The presence of coronary artery "insufficiency" was unlikely to have played a part in the death of a Wairoa man who died after a fall during a hunting accident last May.

Rather, coroner Chris Devonport found 48-year-old Jerry Joe had died from the injuries sustained when he fell down a steep bank while out pig-hunting with two friends.

Mr Joe went hunting on May 29 on a farm at Raupunga.

On arriving, he noticed a pig in one of the bottom paddocks and let his dog off after it. He told his two companions to go on without him and headed down to the paddocks. He failed to return to meet up with his companions at an agreed time so they set out to look for him.


He was eventually found at the foot of a steep hill. His rifle was found leaning against a fence.

In his findings, Mr Devonport said he was satisfied Mr Joe had left it there before setting off down the slope to stick the pig, which his dog had bailed up.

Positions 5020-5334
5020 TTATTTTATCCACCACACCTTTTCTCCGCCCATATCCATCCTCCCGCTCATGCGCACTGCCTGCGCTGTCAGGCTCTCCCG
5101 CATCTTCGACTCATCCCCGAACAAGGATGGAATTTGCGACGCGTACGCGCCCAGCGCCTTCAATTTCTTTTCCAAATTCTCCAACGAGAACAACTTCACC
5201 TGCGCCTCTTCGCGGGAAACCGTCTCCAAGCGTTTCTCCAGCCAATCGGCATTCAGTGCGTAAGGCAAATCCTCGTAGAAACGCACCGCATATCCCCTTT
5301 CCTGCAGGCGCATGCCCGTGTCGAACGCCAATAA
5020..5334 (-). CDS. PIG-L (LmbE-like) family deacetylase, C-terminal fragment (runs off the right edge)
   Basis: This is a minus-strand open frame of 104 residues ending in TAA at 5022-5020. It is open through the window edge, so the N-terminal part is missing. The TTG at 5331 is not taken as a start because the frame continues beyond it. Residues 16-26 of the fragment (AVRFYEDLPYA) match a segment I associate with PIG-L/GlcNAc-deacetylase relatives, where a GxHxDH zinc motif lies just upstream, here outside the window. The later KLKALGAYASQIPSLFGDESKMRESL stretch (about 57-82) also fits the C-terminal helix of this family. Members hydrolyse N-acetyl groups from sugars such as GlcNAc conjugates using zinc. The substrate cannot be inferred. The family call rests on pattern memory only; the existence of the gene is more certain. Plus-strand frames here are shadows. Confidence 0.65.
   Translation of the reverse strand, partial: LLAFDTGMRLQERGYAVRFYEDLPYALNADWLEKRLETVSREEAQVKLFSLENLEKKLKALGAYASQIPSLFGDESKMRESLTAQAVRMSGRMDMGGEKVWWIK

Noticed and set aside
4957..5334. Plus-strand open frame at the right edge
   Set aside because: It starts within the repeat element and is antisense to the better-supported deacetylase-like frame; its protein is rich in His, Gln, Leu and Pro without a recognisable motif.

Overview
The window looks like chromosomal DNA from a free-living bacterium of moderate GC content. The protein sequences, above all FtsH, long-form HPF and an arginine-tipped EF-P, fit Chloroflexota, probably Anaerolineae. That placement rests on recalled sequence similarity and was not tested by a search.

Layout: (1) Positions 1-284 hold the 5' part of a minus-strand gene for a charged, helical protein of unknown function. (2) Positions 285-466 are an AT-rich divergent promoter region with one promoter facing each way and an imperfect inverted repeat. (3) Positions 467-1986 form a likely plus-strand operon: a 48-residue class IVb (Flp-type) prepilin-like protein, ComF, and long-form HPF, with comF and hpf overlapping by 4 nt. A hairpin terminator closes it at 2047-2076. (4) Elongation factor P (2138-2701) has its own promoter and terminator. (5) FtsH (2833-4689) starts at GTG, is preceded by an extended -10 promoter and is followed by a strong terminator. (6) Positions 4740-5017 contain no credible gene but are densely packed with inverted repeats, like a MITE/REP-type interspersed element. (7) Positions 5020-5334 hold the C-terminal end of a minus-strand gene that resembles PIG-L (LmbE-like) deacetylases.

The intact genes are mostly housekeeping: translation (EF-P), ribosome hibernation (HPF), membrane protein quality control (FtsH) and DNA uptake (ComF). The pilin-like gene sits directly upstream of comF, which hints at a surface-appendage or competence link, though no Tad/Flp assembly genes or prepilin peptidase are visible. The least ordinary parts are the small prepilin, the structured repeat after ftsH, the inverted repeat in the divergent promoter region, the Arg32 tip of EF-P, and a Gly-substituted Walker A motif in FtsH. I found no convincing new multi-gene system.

One of his gumboots was found at the top of the hill, while his hunting knife, pouch and glasses were found at various sites down the hill.

A post mortem by pathologist Roslyn Iversen showed Mr Joe had suffered head and internal injuries, along with multiple abrasions. There was evidence of early signs of some heart damage involving slight enlargement, which could be brought about by artery insufficiency.

However, such a state had also been linked to situations which may involve a "massive" adrenaline response and it was ruled out as causing Mr Joe to fall.